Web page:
Washington DC/Fresno, CA
A coalition of conservation groups have filed papers in two federal courts seeking “intervenor status” in lawsuits intended to undermine protection for the Delta smelt, a fish native to the Sacramento-San Joaquin estuary (the Delta). If allowed to intervene, the coalition will argue that the Delta smelt may go extinct without the protection afforded to this species, defined as threatened under the federal Endangered Species Act. Only a small percentage of Delta smelt today survive compared with historic levels.
“Extinction of the Delta smelt could result from just a single year of spawning failure or from only a few consecutive years of high fish kills or poor conditions,” said John Merz of the Sacramento River Preservation Trust. “Agribusiness and water users groups are seeking nothing less than the complete revocation of the protections afforded the Delta smelt. That is why we are seeking intervention.”
Plaintiffs seek revocation of ESA protections for the Delta smelt in the hope that this will allow the Central Valley Project and the State Water Project to pump water from the Delta without regard for the survival of the Delta smelt species or for the health of the Delta itself.
“The health and survival of the Delta smelt species is considered indicative of the health of the Delta itself,” said Christina Swanson, a senior scientist at the Bay Institute.
The coalition of conservation groups represents the group who brought the original lawsuits against the US Fish and Wildlife Service seeking protection for the Delta smelt. As a result of a lawsuit brought by the coalition, the Delta smelt were recognized as a threatened species protected under the federal Endangered Species Act in 1993. After delay by the service, the coalition again litigated to demand critical habitat protection for the smelt. Critical habitat for the Delta smelt was identified and made effective on January 18, 1995.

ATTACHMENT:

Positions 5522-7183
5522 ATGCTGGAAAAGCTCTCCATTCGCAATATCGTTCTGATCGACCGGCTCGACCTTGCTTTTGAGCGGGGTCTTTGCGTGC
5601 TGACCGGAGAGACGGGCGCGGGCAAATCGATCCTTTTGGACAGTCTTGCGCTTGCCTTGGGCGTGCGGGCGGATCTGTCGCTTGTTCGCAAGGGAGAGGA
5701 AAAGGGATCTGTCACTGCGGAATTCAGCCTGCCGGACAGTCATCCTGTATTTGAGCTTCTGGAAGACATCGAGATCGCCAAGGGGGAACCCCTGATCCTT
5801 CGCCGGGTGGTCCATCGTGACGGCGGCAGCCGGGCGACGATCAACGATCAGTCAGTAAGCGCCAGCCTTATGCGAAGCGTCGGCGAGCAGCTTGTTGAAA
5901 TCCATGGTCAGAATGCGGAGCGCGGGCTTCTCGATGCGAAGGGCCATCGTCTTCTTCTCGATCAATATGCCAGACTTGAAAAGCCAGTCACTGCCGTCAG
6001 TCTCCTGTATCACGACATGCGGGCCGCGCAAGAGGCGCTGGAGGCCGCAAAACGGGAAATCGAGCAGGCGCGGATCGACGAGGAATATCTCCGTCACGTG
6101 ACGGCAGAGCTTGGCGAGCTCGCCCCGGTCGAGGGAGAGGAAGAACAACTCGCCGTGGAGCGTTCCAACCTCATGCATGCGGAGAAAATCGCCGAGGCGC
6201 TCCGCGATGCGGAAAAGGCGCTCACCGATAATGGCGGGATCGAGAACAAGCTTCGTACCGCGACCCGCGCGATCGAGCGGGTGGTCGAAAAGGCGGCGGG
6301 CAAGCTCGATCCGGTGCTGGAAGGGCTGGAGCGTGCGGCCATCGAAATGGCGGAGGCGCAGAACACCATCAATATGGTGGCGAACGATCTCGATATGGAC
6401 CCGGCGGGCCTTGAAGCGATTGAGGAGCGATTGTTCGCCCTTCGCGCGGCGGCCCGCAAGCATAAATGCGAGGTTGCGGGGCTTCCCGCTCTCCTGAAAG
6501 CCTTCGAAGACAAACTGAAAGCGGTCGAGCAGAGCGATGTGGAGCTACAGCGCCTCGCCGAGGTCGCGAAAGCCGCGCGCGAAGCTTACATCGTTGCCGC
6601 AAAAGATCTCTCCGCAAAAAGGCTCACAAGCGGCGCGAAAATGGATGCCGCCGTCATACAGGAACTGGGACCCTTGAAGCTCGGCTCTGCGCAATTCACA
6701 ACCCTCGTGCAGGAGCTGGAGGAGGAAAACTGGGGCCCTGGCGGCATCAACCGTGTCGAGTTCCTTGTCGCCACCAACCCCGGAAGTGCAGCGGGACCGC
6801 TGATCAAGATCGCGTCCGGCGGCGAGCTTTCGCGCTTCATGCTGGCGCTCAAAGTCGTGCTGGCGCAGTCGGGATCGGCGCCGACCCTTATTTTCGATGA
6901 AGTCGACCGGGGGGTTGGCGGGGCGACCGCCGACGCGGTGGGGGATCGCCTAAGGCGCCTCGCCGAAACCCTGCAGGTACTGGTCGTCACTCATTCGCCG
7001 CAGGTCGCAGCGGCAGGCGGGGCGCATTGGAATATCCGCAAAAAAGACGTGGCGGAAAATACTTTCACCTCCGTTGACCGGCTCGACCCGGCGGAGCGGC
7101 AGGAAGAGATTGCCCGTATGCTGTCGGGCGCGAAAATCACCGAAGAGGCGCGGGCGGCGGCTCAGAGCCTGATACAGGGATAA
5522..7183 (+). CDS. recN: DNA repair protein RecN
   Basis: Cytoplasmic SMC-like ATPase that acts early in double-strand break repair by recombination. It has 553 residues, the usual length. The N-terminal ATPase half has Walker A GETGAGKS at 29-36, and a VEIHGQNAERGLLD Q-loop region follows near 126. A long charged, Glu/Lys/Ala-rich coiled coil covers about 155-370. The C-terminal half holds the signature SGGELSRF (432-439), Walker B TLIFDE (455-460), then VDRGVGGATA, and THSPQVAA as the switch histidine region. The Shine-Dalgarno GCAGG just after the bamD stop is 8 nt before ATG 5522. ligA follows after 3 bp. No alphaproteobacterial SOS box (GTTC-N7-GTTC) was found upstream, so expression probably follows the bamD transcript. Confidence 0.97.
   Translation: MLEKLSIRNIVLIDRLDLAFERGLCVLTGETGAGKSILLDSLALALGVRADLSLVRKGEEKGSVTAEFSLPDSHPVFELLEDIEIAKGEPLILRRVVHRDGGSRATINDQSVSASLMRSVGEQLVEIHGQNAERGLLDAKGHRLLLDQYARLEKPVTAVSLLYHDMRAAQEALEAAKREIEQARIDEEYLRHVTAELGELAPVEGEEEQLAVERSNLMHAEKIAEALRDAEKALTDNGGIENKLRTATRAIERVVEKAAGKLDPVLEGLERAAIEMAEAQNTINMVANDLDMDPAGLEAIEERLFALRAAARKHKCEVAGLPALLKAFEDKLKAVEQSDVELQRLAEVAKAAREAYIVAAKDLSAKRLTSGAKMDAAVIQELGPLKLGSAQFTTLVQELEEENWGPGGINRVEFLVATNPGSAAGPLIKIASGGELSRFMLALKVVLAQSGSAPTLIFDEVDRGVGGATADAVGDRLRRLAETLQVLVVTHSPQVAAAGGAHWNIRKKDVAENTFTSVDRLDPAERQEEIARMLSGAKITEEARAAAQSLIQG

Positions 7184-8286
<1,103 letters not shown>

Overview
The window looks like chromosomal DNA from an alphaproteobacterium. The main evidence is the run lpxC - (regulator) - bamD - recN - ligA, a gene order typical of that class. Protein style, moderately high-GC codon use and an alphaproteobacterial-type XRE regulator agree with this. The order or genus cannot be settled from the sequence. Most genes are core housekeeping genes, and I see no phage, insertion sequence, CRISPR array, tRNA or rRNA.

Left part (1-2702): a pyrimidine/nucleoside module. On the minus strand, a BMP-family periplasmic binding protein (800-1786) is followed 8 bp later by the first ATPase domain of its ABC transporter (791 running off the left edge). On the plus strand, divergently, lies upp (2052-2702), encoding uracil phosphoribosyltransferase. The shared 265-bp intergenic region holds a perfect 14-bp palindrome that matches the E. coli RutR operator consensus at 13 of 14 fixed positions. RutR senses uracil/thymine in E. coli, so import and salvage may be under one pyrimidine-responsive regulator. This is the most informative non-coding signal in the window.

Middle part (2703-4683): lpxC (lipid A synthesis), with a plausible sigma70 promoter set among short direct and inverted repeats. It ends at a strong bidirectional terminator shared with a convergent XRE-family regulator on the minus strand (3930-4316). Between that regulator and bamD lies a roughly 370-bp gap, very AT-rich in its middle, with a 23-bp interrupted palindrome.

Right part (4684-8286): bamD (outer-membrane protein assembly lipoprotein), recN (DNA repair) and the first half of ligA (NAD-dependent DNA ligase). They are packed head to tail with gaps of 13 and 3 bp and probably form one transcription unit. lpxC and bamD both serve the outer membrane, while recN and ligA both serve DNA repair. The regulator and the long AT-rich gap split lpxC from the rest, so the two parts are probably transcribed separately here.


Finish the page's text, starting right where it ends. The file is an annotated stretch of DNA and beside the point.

“Agribusiness is on a systematic campaign to use the courts to pick apart hard-won environmental protections for the San Francisco Bay-Delta and its fish,” said Michael Wall, an attorney at the Natural Resources Defense Council. “We will not stand by while those protections are attacked and another California species is driven to extinction.”
“The protection of the Delta smelt under the ESA has been a primary factor in slowing the decline of the species and in renewing the possibility of recovery for the species and the Delta as a whole,” said Laura Robb of Earthjustice. “Listing the Delta smelt under the ESA compelled the water diversion projects’ operators to consult with federal wildlife agencies to assess the effects of the combined projects on the survival prospects of the Delta smelt.”
The precipitous decline in Delta smelt abundance after 1981 coincides with a proportional increase in fresh water diversion by State and Federal water projects during the months when Delta smelt are spawning.
“Native fish of all sizes deserve our best protection,” said David Lewis, executive director of Save San Francisco Bay Association. “Protecting the Delta smelt is crucial test of whether we can secure the ecosystem for all of its values and uses — for species, water quality, recreation and economic activities.”
The coalition that is seeking intervention in the cases is represented by Earthjustice and Natural Resources Defense Council, and includes the Bay Institute, Sacramento River Preservation Trust, and Save San Francisco Bay Association. The plaintiffs in the US District Court Washington DC are the California Farm Bureau Federation and Ted Sheely, a farmer. The plaintiffs in the lawsuit being heard in the US District Court in Fresno are San Luis & Delta-Mendota Water Authority and Westlands Water District.
Fresno court document here.
DC court document here.